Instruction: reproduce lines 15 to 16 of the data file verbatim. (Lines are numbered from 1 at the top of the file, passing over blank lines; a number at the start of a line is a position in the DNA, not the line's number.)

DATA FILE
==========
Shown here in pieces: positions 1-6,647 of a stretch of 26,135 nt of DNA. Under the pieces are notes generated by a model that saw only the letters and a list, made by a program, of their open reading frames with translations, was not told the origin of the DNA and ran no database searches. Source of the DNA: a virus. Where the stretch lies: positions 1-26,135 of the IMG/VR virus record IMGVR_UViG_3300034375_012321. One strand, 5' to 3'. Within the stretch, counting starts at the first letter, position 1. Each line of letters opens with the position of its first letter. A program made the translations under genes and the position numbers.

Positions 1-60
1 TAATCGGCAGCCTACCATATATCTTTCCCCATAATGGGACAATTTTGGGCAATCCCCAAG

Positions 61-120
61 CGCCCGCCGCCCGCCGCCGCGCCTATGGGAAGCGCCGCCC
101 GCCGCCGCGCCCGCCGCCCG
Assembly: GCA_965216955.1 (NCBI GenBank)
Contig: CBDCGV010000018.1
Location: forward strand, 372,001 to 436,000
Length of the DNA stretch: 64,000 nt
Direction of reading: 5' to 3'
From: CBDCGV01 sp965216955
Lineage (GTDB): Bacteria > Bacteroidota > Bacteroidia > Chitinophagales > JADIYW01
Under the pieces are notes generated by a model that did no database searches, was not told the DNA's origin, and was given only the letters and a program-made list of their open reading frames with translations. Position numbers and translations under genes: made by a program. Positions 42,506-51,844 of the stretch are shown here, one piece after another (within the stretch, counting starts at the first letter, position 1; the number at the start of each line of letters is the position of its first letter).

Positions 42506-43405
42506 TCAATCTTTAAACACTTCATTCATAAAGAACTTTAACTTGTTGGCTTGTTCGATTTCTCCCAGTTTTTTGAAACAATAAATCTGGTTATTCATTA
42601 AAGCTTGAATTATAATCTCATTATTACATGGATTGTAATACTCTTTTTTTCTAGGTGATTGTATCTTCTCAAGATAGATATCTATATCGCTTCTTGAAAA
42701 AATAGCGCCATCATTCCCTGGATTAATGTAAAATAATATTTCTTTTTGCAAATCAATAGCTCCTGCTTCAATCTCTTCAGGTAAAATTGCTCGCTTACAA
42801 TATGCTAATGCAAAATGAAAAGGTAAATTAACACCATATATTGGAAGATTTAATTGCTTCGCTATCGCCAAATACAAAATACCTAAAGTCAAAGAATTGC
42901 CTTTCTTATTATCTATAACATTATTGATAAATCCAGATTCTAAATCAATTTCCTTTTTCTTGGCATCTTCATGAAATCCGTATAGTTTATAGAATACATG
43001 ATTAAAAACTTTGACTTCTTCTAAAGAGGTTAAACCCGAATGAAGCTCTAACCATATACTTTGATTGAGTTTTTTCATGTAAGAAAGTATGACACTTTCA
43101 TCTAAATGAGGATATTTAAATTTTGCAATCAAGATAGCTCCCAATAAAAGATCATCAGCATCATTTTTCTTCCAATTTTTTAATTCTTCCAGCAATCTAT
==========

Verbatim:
Positions 42506-43405
42506 TCAATCTTTAAACACTTCATTCATAAAGAACTTTAACTTGTTGGCTTGTTCGATTTCTCCCAGTTTTTTGAAACAATAAATCTGGTTATTCATTA